If something were to happen to you today, would your family know what to do?
I often felt like the cobbler whose own children had no shoes. I grew up in a home where our entire world revolved around helping people who had lost a loved one. When I married a funeral director, my world continued on that path. Our passion has been to help people pre-plan their funeral or cremation for several decades and yet for a long time we didn’t have our own funerals fully pre-planned. We had written down most of our wishes, but hadn’t taken care of our funerals financially. Our excuse? We always assumed we had plenty of time and that we would be taken care of through our connections with mortuaries.
Still, I stressed over it. I wasn’t at peace with just leaving this important planning undone and yet we didn’t stop long enough in our busy lives to seriously consider if our own children would know what to do if something happened to us today.
On May 1, 2013 things changed in a blink of an eye. My husband had a heart attack. How could this be? He was only 55 years old and too young to have any such health problems. His symptoms weren’t obvious to us. We didn’t realize the danger he was in at the time of his doctor’s appointment that day. We were planning on continuing with our busy schedule of people to meet and places to go after the appointment. However, our whole world was turned upside down within a 30 minute time frame. Doctors and nurses rushed around us when they realized the situation, and reality began to set in so fast it made our heads spin. After several tries and one last attempt, the doctor was able to place a stent in my husband’s left main artery and save his life. My husband had experienced something more commonly known as a ‘widow maker’ and thankfully, due to an expert cardiologist surgeon, dedicated nurses, and precision timing, it did not live up to its name. We are so grateful for their preparation for a day and a patient such as this. After that dangerous and dramatic life threatening scare, my husband is fine and has a heart as healthy as mine.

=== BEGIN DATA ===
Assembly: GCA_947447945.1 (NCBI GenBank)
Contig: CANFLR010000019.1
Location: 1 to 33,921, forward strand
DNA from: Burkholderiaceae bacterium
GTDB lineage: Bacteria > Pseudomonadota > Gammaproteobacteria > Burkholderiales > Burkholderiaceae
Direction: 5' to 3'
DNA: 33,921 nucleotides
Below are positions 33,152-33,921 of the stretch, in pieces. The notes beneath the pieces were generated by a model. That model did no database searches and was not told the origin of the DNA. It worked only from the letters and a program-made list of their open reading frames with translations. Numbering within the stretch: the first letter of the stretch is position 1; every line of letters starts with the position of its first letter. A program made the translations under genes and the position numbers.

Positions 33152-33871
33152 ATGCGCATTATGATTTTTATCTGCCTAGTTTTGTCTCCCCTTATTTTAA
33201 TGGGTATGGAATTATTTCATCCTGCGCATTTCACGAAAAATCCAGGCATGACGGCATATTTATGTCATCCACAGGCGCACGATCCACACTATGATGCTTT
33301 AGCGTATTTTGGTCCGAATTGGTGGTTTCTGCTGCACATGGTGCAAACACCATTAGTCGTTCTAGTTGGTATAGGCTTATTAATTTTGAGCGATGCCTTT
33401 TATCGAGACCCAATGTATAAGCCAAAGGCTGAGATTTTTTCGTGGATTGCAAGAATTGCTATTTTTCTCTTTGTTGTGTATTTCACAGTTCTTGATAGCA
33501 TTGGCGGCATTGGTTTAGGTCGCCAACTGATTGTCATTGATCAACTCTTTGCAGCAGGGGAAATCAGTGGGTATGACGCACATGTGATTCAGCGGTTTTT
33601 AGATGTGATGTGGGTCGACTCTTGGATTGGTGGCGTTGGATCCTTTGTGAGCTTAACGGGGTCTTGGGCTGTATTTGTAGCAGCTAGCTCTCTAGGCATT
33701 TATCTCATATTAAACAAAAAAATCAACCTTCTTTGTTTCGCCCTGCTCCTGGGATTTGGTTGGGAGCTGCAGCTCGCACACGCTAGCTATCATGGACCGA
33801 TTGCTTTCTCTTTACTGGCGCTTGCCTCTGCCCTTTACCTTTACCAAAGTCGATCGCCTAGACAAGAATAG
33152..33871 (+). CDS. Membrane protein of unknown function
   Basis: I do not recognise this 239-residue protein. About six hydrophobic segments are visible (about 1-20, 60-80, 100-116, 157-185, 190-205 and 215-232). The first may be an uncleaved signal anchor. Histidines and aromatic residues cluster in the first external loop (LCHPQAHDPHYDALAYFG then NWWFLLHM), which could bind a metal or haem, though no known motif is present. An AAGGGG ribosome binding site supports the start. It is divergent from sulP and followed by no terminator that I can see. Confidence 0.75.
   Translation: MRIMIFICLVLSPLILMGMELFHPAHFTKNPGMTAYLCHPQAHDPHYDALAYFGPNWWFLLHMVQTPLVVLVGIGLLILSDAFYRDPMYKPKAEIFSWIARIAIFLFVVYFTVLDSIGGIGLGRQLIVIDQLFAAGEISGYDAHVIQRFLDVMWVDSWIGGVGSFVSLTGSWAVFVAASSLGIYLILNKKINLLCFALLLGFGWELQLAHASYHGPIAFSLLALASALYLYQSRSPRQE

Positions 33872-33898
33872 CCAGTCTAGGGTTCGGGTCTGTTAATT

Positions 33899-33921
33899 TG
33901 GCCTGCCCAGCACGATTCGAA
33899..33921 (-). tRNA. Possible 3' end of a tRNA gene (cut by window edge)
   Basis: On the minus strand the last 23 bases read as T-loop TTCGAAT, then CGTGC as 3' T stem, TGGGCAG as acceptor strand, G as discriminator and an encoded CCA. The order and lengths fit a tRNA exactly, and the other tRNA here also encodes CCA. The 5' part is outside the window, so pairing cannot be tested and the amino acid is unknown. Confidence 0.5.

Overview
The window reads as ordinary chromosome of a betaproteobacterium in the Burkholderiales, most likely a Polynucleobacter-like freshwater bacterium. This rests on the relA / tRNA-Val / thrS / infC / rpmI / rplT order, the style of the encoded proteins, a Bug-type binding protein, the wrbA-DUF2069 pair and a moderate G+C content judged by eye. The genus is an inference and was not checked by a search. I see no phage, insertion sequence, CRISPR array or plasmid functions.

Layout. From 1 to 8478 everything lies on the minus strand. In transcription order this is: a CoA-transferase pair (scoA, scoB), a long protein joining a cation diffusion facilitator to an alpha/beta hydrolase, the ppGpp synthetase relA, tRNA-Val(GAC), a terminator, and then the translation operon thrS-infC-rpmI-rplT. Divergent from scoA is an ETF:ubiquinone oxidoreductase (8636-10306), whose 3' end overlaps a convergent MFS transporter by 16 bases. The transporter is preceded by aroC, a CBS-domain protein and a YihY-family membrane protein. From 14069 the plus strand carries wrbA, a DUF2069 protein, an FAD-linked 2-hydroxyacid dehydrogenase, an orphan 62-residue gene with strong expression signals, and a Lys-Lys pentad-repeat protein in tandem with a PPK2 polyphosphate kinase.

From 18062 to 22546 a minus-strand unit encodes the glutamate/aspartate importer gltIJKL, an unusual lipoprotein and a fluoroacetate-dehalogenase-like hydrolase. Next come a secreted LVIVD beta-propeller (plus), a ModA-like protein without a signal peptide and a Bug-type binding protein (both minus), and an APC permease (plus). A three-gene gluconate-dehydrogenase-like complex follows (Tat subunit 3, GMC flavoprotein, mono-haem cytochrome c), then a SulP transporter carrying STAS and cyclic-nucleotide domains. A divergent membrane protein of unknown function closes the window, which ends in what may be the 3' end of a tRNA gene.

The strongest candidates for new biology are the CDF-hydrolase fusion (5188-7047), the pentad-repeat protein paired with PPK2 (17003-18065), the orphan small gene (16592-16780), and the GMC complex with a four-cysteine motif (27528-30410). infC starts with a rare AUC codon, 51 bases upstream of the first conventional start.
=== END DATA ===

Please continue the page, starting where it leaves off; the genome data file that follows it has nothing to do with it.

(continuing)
To say the least, that experience frightened us immensely and within a week we had pre-planned our final affairs. It’s hard to describe the feeling of gratitude that overcame us as we realized that we were given a gift of more time together. It made us look differently at every blessing in our lives.
One final note: after making all of our arrangements by pre-planning, we sat down with our oldest child, who is the executor of our assets, to explain to her what we had done. With tears in her eyes she told us how grateful she was that everything had been pre-planned. It lifted a huge burden off of her shoulders to realize that she will know exactly what to do when we pass away.
And now, the cobbler’s children have shoes. It’s a true story.